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Karnataka govt announces Rs 200 price cap on movie tickets; experts sceptical

The move is aimed at giving a boost to regional cinema, but industry watchers feel abysmal screen density ratio and infrastructure issues should be addressed first

By Shruti Venkatesh Forbes India Staff
Published: Mar 16, 2017

I love a good story, be it through advertisements, movies or an entrepreneur who dared to think differently. I believe in bringing in fresh perspectives -- to a corporate profile or a Facebook post -- like new wine in an even newer bottle. I graduated with a journalism degree from the Xavier Institute of Communications. My weekend rituals involve watching Bollywood movies and reading up on style trends.

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In a move that will delight both, moviegoers and the Kannada film industry, the Karnataka government on Tuesday announced a price cap of Rs 200 for movie tickets in the state. It joins Tamil Nadu (Rs 120) to fix a maximum price for a cinema ticket. However, despite the noble intention of giving a fillip to the regional film industry – the government has also made it mandatory to screen Kannada and regional language films in one screen in each multiplex between 1.30 pm and 7.30 pm – multiplex owners are not enthused with the development as it is likely to have an adverse impact on their revenues. Multiplexes usually depend on high ticket rates on weekends to increase their collections. 

“Going by the current trend of ticket pricing in multiplexes, the move to cap tickets at Rs 200 will have a considerable impact on the revenues of key players in this space. Rental arrangements based on revenue shares with real estate owners will also take a beating,” Rakesh Jariwala, partner and segment champion – Filmed Entertainment, Media and Entertainment, Ernst & Young India – tells Forbes India. Despite repeated attempts, the spokespersons of PVR, Inox, Cinepolis and UFO Moviez were not available for comment.

While Hollywood and Bollywood films get a lion’s share when it comes to screen space, regional films are often relegated to the back burner. The move to cap ticket prices is one of the attempts to address the problem. “For a long time, it was felt that because of Bollywood and Hollywood films, regional films don’t get adequate slots in theatres, which is why some producers demanded protection from the government,” says Rajkumar Akella, MD, theatrical, India at comScore, a global media measurement and analytics company. “A lot of mid- to low-income groups found the existing ticket rates (Rs 200-450 per ticket) unaffordable.”

However, Akella adds that “while the concerns are genuine, this move may not have the desired impact because the authorities haven’t been able to get to the core of the issue – which is lack of infrastructure”. The screen-to-population ratio in India is abysmal when compared to other countries. India has just 6.5 screens per 1 million people. In comparison, China has 23, Spain has 84 while the US has 123 screens for 1 million people.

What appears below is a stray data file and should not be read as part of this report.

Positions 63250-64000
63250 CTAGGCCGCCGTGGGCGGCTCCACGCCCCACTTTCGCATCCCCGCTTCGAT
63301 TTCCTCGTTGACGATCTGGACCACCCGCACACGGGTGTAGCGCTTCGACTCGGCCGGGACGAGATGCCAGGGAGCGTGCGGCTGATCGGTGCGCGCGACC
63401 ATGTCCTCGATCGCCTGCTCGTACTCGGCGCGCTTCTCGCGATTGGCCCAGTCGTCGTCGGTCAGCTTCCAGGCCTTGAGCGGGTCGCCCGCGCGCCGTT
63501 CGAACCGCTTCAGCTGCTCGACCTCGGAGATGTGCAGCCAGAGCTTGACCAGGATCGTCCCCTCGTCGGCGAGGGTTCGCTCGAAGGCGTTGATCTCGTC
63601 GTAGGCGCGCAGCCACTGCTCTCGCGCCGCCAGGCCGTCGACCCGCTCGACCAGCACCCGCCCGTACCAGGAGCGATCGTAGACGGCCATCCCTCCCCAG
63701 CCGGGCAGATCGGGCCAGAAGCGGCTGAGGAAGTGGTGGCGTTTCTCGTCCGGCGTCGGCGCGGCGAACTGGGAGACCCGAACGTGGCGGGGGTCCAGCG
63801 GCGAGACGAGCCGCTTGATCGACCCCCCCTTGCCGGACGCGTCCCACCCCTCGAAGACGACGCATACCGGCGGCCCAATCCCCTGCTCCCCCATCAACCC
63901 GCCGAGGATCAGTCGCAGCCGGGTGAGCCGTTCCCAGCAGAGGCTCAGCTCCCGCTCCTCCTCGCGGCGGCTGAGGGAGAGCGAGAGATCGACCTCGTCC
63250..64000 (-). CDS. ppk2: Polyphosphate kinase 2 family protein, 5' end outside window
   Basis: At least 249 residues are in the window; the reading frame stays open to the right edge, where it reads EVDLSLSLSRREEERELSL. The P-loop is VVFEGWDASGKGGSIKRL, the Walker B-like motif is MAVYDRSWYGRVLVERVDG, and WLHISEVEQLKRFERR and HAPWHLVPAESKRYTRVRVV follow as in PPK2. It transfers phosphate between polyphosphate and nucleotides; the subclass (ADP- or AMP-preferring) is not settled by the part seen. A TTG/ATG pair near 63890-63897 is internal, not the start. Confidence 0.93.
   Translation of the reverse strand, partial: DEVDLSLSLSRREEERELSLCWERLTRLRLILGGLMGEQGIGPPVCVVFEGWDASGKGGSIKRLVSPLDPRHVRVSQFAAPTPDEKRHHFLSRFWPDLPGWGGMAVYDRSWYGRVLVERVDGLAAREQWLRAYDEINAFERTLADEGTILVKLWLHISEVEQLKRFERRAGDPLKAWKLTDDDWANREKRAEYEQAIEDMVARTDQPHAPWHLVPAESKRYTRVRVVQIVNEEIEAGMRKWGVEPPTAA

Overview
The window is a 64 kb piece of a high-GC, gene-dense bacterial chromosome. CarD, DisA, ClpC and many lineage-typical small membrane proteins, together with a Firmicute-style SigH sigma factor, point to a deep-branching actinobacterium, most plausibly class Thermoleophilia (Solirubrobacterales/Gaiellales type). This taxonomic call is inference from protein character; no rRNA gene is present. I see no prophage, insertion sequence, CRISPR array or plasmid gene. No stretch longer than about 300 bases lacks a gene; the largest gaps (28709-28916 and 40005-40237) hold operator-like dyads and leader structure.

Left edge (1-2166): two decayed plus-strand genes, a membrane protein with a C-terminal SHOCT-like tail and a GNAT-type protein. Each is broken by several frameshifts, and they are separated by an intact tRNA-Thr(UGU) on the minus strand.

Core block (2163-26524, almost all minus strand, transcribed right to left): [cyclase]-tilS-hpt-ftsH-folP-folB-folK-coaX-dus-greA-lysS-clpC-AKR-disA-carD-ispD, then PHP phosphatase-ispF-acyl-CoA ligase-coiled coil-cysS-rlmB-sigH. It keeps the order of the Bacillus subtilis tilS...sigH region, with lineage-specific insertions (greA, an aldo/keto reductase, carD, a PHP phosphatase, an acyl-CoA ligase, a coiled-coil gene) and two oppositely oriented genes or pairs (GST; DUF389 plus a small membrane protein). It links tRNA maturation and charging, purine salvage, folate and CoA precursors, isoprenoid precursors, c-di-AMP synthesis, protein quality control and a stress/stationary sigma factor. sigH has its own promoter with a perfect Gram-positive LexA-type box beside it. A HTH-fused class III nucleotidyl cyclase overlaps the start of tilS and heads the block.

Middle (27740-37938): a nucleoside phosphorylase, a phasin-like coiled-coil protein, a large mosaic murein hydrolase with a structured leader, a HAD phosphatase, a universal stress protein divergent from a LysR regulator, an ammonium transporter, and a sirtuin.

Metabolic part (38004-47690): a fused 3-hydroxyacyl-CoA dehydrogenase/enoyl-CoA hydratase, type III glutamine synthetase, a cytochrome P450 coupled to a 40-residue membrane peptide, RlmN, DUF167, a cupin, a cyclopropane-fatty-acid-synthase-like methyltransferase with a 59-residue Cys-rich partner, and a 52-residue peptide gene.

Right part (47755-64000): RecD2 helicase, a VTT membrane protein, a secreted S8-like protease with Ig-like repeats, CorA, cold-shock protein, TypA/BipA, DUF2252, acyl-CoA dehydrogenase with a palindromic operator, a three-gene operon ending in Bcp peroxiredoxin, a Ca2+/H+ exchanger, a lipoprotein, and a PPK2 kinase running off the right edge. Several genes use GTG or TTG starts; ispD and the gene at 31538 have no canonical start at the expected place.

Flexible ticket pricing is not uncommon in India. Multiplexes levy different prices (less than Rs 200 in Karnataka, says Akella) on weekdays to avoid losing on footfalls and reach a wider audience. “Therefore, the bigger issue to address is the screen density problem. Having different kinds of infrastructure to cater to different kinds of income groups and cinema is a more scientific way of addressing the issue of under-representation of regional cinema,” he tells Forbes India.

Experts say they won’t be surprised if Karnataka emerges as a trendsetter in this regard. They feel there is a possibility of more states opting for price capping as it will make cinema more affordable for the masses. But Akella reiterates that “unless we look at the bigger issue, it could actually turn out to be counterproductive”.

For instance, in Tamil Nadu, multiplexes try to recover the costs by charging more for food and beverages. Jariwala says in this case too, “multiplexes may have to evaluate other means of increasing revenues to compensate for the loss in ticket revenue, including increasing ad inventory, levying higher parking charges, increasing on-premise advertising avenues, and hiking up the food and beverages rates to make good the losses”.

“In markets where there is a ceiling, it has given way to black-marketing,” says Akella. And while on one hand the production costs are going through the roof, on the other, the shelf life of movies has come down to 2-3 weeks. So for a movie like Baahubali or a 2.0, it is difficult to recover costs and make profits.

Instead of price-capping, a wider industry consultation to evolve more comprehensible and justifiable policies is needed, believes Akella.

Besides the price cap, the government has made it mandatory to screen Kannada and regional language films – Tulu, Konkani, Beary, Kodava and Banjara – in one screen in each multiplex between 1.30 pm and 7.30 pm. It also announced that a film city will be set up in Mysuru to promote the regional film industry. The announcements were based on the recommendations submitted by a 14-member committee headed by SV Rajendra Singh Babu, filmmaker and chairman of Karnataka Chalanachitra Academy, last year.

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